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Endoscopic treatment for high-risk bleeding peptic ulcers: a comparison of epinephrine alone with epinephrine plus ethanolamine

Author(s): Anastasios Konstantinidis | Vassilis Valatas | Vassilis Ntelis | Vassilis Balatsos | Ioannis Karoumpalis | Athanasios Hatzinikoloaou | Spilios Manolakopoulos | Irene Vafiadis | Athanasios Archimandritis | Nikolaos Skandalis

Journal: Annals of Gastroenterology
ISSN 1108-7471

Volume: 24;
Issue: 2;
Start page: 101;
Date: 2011;
Original page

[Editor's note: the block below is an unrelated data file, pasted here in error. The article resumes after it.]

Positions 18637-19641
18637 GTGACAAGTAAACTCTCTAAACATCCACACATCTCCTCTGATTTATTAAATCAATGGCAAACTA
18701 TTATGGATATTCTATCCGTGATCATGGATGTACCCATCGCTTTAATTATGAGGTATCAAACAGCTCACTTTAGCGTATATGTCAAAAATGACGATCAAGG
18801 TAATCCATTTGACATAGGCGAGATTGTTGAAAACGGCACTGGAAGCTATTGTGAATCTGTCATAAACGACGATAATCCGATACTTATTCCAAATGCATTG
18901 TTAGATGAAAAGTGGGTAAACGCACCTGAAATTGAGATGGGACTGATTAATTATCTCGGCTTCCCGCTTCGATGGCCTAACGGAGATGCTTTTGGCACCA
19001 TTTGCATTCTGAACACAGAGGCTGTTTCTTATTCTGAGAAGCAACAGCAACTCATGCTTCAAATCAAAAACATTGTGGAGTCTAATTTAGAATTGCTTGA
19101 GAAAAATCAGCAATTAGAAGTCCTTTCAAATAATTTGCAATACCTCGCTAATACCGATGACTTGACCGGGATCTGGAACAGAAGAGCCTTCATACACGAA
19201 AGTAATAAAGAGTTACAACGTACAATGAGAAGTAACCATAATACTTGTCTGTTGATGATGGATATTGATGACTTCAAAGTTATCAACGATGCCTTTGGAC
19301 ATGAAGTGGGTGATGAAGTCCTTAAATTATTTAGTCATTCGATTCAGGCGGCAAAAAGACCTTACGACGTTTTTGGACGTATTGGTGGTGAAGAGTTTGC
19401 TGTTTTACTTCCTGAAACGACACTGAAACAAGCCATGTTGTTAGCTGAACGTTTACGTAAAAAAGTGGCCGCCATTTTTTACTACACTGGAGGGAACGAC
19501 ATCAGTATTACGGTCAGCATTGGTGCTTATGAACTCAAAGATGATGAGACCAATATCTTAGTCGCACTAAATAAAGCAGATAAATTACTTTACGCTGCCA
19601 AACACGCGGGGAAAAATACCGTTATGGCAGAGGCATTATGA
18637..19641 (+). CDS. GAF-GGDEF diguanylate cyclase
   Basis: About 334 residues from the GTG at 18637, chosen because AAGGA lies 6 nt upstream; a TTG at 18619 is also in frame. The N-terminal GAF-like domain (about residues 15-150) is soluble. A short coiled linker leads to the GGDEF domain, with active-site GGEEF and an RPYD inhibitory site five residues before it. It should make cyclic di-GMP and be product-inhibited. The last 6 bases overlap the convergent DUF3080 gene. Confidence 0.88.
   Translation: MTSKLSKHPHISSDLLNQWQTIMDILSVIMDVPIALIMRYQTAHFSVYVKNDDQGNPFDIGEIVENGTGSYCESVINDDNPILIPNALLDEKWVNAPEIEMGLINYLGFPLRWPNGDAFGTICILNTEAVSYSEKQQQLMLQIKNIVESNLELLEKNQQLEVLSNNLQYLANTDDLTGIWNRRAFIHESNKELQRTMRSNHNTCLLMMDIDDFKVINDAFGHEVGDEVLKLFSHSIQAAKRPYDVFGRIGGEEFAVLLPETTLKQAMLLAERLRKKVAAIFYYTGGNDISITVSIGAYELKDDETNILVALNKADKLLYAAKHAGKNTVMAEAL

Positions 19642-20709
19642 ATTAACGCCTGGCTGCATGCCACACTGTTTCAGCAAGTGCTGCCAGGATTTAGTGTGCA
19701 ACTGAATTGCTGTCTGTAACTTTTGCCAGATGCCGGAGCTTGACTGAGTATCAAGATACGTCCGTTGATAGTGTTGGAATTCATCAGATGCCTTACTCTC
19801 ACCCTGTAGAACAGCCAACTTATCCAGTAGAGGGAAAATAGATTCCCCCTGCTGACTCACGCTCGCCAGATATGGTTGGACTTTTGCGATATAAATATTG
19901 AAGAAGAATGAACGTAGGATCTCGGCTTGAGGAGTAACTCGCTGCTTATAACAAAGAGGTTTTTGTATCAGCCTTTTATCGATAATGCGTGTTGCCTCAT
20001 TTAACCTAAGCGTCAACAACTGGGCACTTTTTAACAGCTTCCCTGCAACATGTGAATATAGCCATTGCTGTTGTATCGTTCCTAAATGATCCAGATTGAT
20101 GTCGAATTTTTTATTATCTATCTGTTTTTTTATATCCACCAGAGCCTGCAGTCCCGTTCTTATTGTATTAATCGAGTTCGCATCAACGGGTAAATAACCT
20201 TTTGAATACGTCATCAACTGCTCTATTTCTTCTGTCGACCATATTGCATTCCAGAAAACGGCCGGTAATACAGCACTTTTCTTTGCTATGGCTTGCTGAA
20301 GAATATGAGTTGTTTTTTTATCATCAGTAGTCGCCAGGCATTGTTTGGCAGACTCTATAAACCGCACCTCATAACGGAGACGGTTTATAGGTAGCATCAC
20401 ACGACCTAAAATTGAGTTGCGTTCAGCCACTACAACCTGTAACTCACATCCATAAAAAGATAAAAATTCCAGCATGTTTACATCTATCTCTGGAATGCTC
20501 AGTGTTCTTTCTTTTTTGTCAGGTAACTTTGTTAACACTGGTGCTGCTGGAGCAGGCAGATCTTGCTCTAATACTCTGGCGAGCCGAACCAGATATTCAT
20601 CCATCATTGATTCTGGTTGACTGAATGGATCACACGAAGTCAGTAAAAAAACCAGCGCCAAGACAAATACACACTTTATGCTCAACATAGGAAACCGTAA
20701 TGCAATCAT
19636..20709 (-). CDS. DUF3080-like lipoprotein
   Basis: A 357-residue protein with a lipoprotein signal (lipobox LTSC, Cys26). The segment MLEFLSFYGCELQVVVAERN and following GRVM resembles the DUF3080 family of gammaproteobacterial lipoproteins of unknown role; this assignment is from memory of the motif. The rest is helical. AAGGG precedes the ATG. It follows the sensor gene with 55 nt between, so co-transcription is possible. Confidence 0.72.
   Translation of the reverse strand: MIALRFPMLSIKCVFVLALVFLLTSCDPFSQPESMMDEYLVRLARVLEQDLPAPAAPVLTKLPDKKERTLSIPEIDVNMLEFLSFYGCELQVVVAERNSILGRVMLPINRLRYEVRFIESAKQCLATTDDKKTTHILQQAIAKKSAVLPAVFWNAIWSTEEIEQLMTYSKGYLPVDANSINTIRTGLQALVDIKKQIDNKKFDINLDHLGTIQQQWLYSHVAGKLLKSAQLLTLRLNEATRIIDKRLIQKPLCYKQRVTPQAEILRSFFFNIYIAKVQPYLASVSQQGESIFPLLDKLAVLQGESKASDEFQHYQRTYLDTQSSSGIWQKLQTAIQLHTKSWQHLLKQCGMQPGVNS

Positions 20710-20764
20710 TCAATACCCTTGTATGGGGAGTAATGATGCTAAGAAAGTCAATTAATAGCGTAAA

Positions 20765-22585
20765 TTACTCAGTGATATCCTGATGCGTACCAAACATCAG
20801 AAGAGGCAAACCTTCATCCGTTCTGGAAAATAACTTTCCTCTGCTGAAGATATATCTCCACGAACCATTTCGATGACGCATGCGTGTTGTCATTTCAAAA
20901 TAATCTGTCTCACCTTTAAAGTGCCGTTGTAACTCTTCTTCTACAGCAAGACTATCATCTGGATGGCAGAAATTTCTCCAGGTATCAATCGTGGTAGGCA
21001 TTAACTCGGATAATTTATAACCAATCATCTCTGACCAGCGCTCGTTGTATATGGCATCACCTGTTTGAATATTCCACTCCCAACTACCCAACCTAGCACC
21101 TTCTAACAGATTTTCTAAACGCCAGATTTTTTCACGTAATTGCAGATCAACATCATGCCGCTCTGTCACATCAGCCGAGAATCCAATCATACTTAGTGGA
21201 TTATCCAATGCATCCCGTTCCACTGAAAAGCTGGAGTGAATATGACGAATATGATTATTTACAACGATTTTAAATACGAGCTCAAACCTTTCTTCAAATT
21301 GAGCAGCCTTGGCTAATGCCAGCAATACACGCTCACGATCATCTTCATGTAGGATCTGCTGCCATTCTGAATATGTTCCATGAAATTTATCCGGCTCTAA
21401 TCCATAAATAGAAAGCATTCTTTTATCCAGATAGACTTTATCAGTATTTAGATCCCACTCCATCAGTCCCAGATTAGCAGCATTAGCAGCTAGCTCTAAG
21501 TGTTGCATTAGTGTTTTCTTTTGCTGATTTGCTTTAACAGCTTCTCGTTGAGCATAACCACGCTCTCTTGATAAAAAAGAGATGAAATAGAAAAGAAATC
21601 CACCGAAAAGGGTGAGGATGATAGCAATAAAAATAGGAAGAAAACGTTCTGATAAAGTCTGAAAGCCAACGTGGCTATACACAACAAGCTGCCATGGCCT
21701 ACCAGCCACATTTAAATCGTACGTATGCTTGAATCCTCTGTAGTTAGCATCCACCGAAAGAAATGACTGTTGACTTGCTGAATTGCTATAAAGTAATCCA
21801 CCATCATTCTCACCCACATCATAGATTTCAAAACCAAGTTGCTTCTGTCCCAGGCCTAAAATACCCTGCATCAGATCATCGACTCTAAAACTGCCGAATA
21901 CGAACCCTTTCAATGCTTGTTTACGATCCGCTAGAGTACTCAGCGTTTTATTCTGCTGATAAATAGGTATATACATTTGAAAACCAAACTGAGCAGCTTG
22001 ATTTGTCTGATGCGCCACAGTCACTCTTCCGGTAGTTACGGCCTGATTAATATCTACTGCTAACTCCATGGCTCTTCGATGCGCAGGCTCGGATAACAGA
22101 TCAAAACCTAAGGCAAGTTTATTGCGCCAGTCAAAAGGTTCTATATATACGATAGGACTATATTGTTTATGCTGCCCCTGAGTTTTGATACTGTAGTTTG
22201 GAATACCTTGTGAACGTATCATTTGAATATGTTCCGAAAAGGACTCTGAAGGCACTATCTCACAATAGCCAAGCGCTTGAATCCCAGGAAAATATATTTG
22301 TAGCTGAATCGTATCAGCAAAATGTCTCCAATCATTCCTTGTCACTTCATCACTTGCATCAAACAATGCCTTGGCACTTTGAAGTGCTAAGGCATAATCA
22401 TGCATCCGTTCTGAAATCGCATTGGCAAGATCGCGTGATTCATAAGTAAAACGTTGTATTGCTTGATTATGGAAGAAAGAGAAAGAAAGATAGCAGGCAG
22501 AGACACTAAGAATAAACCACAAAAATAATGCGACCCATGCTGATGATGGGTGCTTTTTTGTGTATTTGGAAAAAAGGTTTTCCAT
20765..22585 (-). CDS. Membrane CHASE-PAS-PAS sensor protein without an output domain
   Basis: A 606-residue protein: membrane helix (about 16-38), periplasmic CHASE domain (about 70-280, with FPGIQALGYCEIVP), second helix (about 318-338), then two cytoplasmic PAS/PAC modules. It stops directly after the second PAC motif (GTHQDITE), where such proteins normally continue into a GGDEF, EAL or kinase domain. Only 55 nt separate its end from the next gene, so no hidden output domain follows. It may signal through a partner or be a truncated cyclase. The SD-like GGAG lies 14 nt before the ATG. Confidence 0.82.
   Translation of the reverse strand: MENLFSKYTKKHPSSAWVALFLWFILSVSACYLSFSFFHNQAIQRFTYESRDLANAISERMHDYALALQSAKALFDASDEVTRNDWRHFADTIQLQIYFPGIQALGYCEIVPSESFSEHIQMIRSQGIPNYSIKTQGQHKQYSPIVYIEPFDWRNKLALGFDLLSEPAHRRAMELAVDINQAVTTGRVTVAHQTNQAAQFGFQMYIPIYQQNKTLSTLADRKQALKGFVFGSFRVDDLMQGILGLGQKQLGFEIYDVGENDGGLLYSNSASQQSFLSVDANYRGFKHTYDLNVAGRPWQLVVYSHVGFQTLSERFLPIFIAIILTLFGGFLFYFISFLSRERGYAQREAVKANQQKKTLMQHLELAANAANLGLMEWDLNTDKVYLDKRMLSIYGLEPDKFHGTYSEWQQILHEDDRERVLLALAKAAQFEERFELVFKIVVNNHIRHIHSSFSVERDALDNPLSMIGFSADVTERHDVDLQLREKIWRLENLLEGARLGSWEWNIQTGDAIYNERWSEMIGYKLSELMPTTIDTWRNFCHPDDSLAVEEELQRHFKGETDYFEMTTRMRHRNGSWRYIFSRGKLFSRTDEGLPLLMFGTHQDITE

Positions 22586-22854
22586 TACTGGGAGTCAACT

Background Among the various methods of combined endoscopic therapy for high-risk bleeding peptic ulcers the use of adrenaline followed by injection of ethanolamine is minimally demanding in terms of the endoscopic skills and instrumentation but has not been adequately studied. The aim of the present study is to determine whether the injection of ethanolamine in combination with epinephrine compared to injection of epinephrine alone reduces rebleeding rates, need for surgery and overall mortality of patients with bleeding ulcers.Methods Patients with ulcers and endoscopic features indicative of a high risk for spontaneous recurrent bleeding were included. High risk was defined by the Forrest classification. Patients were assigned to injection of epinephrine alone (n = 284) or epinephrine plus ethanolamine (n = 131).Results Initial hemostasis was achieved in 96% of patients in both groups. We detected significant difference in rates of recurrent bleeding, 16.4% vs. 8.7%, for epinephrine and epinephrine plus ethanolamine respectively (P
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